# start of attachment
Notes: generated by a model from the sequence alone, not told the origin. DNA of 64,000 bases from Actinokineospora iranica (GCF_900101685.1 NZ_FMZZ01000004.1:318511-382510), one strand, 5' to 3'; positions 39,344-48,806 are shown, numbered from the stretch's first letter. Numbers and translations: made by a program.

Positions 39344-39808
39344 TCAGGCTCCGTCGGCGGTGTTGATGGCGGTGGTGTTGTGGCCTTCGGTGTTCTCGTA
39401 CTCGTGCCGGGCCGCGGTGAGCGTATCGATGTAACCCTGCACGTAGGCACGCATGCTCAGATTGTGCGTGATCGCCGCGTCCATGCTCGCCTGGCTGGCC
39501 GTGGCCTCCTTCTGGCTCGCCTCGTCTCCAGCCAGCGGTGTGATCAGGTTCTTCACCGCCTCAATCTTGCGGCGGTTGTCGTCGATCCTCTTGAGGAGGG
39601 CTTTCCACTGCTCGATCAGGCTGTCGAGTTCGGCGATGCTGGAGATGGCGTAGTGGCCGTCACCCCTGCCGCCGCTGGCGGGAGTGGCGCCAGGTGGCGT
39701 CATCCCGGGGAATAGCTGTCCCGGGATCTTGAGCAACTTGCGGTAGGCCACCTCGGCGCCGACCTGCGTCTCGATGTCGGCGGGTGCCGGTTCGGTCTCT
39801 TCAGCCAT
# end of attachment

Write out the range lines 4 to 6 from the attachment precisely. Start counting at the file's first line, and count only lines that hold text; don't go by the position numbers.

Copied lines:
39401 CTCGTGCCGGGCCGCGGTGAGCGTATCGATGTAACCCTGCACGTAGGCACGCATGCTCAGATTGTGCGTGATCGCCGCGTCCATGCTCGCCTGGCTGGCC
39501 GTGGCCTCCTTCTGGCTCGCCTCGTCTCCAGCCAGCGGTGTGATCAGGTTCTTCACCGCCTCAATCTTGCGGCGGTTGTCGTCGATCCTCTTGAGGAGGG
39601 CTTTCCACTGCTCGATCAGGCTGTCGAGTTCGGCGATGCTGGAGATGGCGTAGTGGCCGTCACCCCTGCCGCCGCTGGCGGGAGTGGCGCCAGGTGGCGT